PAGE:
Spring Camping at Lake of the Ozarks Ha Ha Tonka State Park

So the spring camping and kayaking season is starting up again, and I am busy planning several trips to some pretty great places here in Missouri.  A friend of mine did me a huge favor, unbeknownst to her of course, by choosing Ha Ha Tonka state park as the place for the camping trip she is hosting.  I was thrilled.  I spent a lot of time here when I was growing up, mostly as part of Girl Scouts, where we made several trips there to earn one badge or another.  I decided to write a bit about the park, because it absolutely ranks on the top 5 of my list of the most beautiful places in Missouri. 

Over 3,679 acres of land in the Niangua arm of the grand Lake of the Ozarks are available for nature lovers of all ages. You will have the chance to explore dark caves or travel down the back-country hiking trails. You can view castle ruins as you overlook the land below you while standing on a cliff overlooking the lake. If you are a nature lover who is visiting the Lake of the Ozarks, you will love Ha Ha Tonka State Park, I promise! 

Located five miles directly southwest from Camdenton, this state park offers so much to do. The hiking trails that send you to Turkey Pen Hollowland and the Devils Kitchen are amazing.  There are a lot of caves to explore here as well. If you are looking for a less adventurous activity during your stay in this Lake of the Ozarks park you can enjoy a lengthy picnic with family and friends in the picnic area or rent one of the shelters for larger gatherings.

There are an additional 15 miles of trails to explore in Ha Ha Tonka State Park. On these trails, you will become lost in the beauty of the scenery, the natural springs, rolling hills and lush forest. From the ruined castle, which was the beginning of the Ha Ha Tonka legacy, to the numerous caves, bluffs, geologic sinkholes, and of course the natural bridge, the nature all around you is simply astounding.

Of course, it is not only the beauty of the area that takes Lake Ozarks visitors in when they visit the state park. The history of Ha Ha Tonka is also something that makes people interested in the park itself. The vision of Ha Ha Tonka was created by Robert McClure Snyder around the turn of the century. Snyder fell in love with the rugged and simplistic beauty of the area and acquired as much land as he could, which turned out to be around 5,000 acres.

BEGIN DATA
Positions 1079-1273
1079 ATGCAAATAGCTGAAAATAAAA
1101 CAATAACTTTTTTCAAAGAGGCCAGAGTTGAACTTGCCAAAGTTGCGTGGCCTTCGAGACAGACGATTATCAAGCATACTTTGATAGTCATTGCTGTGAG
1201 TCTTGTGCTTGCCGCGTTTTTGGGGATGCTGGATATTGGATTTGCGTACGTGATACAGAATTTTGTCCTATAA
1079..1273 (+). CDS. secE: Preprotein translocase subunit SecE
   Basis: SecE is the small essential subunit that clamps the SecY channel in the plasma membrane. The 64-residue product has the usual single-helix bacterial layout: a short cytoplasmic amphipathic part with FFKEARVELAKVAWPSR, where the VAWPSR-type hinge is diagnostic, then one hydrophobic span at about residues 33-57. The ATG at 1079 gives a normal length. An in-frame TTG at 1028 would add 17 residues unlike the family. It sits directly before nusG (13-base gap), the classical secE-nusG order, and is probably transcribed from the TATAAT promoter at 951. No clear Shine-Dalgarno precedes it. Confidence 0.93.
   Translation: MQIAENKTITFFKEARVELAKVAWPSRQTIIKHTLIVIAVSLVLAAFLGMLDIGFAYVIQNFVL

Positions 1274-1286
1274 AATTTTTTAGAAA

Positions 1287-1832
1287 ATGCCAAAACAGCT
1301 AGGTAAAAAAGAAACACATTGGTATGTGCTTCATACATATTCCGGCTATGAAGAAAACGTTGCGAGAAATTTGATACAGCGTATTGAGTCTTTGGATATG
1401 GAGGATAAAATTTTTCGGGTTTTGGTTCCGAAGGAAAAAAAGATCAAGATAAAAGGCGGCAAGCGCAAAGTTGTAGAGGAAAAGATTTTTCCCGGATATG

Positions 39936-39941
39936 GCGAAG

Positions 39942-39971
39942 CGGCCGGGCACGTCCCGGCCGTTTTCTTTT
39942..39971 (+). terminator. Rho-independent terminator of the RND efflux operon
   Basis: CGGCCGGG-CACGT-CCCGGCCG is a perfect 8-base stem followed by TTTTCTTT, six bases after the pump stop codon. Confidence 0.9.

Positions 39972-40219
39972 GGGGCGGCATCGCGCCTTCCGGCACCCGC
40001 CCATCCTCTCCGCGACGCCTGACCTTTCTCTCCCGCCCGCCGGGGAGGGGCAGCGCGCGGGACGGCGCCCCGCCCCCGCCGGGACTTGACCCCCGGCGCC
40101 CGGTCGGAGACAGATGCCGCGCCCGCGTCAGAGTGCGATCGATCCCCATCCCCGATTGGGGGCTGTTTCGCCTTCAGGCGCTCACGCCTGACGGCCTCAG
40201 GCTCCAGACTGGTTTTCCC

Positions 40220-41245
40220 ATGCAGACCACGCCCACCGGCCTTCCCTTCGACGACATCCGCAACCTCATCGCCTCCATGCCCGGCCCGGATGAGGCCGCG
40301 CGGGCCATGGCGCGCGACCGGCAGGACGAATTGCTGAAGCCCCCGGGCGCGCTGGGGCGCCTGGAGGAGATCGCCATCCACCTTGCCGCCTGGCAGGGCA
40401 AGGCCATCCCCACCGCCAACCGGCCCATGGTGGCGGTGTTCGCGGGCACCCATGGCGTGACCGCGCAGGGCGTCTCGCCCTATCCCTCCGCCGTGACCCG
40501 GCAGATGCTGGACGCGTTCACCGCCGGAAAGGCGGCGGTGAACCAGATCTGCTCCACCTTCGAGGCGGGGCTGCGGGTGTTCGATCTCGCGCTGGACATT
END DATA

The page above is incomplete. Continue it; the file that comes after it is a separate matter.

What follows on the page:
The goal at this point was to transfer this area of the Lake of the Ozarks into an amazing private retreat that was created with the style of European castles. Stone masons came from Scotland and supervisors of European decent were used to ensure authenticity. The main castle was designed as a three and a half story mansion that was unlike anything in the area. The castle ruins still stand and can be explored. It was once destroyed in a fire.  The ruins overlook the breathtaking Ha Ha Tonka Springs and the Lake of the Ozarks. All of this beautiful scenery is taken in while you stand upon a majestic 250 feet bluff.

Sadly, Snyder would never live to see his dream of the private Ha Ha Tonka resort. While construction began in 1905, Snyder died in a fatal car crash in 1906. It would take until the 1920s (around the time the Lake of the Ozarks was officially being formed) for Snyders sons to finish the upper floors of the castle.

Visiting Ha Ha Tonka State Park-Lake TV

Later the Snyder sons would spend years trying to keep their fathers dream in the family. Unfortunately, in 1942 a fireplace in the castle started a fire that would destroy the castle to its present ruins that are viewable today. In 1978, the state of Missouri purchased the land and opened it as a state park.

 Ha Ha Tonka is home to one of the largest springs in Missouri and can be seen by water or hiking trail. The park is known for its vast geological land, which includes underground streams, endless caves, and Native American pits that were known as the coliseum.

I can't wait to go back to this park because it holds a lot of great memories for me.  It might even feel like returning home again.  May needs to get here quick! I'll be sure to post about the trip and share some photos of this great Missouri state park.

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